• Cost, water rights, rights of way, and too many states and entities for governance. What would the water cost? Agriculture can’t pay much for water and they are the biggest users. Drying up Ag is much more economical for cities.

      • I agree. The legacy from colonial thieves is apparent in shareholders of the Salt River Project and other flood irrigation districts in Arizona, they pay pennies to flood their almonds and cows in the middle of the Sonoran. Growing ammonds and stuff in circles is not right when there is no water and no real competitive advantage once you account for the fact that it takes 2000 gallons of water to make a pound of ammonds we ship to china. give me a break. we send them our alfafa too just stop it.

      • The right to divert is a private property right administered by the states. It would take legislation to tell farmers what they can do with their property right and I don’t see the political will to tackle any environmental question.

        Thanks for commenting.

        John Orr

  3. I believe there’s an even bigger idea that can solve the challenges, pay for itself over time and create sustainable jobs for millions. Imagine an inland water way that goes from the mouth of the Gulf in Louisiana West to the Colorado river. Sure there will be some disrupt with some private homes being challenged. But we can work around almost all of that by using a creative water path. But you make this water way 50 feet deep and 300 feet wide and you’ll have boating and recreation, you’ll have real estate development, both commercial and residential. John Lennon taught us to imagine. So imagine …

  4. This should be the Big Green Deal that the Democrats want so bad.Yes l would love to be the man ,that makes this Happen.Common sense They need water out ,we need water in.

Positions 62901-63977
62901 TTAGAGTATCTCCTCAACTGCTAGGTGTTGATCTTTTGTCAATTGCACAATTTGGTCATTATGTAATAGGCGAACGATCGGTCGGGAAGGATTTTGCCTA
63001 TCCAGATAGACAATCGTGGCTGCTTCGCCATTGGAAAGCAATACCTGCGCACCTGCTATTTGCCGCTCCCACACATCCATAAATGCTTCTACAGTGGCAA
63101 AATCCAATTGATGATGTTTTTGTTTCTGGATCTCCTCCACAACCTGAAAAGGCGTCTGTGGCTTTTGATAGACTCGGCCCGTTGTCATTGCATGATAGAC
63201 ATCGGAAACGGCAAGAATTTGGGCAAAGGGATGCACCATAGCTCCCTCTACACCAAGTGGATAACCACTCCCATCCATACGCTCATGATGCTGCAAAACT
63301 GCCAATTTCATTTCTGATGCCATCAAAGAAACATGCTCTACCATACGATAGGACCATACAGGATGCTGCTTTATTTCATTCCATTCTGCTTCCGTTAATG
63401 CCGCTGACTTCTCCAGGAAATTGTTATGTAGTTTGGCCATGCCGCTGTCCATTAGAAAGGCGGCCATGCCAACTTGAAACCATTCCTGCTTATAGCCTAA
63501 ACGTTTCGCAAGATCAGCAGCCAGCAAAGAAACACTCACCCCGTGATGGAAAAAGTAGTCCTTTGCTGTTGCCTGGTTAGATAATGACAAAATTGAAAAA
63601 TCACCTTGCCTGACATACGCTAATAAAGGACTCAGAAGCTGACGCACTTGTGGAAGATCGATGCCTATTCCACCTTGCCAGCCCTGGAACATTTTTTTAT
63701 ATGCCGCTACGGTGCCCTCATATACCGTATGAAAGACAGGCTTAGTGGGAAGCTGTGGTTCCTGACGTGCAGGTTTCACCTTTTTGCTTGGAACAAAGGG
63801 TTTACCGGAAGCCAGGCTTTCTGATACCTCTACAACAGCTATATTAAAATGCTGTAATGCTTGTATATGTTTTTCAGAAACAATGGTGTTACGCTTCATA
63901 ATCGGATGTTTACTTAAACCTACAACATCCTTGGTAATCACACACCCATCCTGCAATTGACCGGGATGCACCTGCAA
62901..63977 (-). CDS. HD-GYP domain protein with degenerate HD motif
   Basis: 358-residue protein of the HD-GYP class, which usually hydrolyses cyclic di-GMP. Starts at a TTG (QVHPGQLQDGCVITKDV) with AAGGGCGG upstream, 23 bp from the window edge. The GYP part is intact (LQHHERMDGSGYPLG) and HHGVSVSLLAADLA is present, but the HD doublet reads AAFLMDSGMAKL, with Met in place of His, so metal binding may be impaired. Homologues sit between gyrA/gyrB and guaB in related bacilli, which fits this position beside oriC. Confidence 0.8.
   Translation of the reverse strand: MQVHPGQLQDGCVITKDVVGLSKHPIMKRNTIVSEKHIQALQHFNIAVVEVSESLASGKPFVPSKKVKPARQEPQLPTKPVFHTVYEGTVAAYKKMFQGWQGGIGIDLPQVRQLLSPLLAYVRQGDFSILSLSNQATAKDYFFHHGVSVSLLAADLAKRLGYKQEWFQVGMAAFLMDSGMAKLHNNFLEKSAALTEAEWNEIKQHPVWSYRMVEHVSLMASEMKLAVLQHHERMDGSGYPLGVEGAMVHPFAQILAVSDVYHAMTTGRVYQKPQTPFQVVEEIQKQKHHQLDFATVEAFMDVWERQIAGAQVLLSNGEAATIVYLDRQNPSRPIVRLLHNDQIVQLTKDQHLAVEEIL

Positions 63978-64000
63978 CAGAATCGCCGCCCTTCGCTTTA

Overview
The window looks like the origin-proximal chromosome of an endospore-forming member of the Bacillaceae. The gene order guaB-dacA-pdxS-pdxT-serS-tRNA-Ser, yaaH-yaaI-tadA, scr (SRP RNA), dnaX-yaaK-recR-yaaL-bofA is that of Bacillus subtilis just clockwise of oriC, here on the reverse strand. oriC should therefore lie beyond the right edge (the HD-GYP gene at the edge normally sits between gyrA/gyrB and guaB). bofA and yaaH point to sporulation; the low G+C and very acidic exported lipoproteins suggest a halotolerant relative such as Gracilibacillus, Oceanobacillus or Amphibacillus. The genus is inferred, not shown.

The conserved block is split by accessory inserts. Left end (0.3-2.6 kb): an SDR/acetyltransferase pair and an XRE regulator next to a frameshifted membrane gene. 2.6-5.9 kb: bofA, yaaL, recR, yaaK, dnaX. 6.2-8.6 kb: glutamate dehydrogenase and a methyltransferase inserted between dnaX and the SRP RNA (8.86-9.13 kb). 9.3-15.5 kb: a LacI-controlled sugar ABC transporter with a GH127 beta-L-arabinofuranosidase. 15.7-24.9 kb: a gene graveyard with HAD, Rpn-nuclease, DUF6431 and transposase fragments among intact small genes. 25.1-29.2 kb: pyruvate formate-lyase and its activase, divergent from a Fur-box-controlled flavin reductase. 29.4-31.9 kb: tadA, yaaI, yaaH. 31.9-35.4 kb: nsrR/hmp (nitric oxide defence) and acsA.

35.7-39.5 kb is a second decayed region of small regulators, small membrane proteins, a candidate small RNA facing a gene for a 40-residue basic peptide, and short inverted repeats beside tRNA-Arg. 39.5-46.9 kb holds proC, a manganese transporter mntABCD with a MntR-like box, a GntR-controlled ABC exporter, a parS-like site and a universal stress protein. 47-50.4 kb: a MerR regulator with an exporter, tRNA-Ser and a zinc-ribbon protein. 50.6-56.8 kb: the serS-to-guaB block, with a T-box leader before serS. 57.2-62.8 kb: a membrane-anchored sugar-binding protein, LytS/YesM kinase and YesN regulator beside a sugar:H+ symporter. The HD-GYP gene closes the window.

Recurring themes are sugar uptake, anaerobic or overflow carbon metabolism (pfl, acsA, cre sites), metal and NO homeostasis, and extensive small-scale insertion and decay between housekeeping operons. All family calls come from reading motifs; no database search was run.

5. We built the Hoover Dam, we built an amazing interstate highway system, we landed on the moon. The logistics for each of these endeavors were equally complex and the costs were high. $23 Billion dollars is equal to $70 for each person in this country. If it takes 5 years to complete that would be a cost of $14 per year per person. That is about 5 cents per day per person. Is bringing much needed water to the desert southwest really worth 5 cents per day? I can’t imagine anyone saying no to that question. We need a mechanism to take this to the people instead of the politicians. I know there is a way. Let me know how I can help.

    • Earl,
      First, make sure that you throw out all the business as usual politicians that you can, from local government on up. Organize and support those that want the U.S. to get serious about the climate crisis. Call out leaders in business and government when they are lying or mistaken about climate change. We are rapidly losing a stable climate because we are messing with the water cycle. Only governments around the world can solve the climate puzzle. We have the pieces needed but someone has to put them in place.

      Thanks for commenting.

      John Orr

Leave a Reply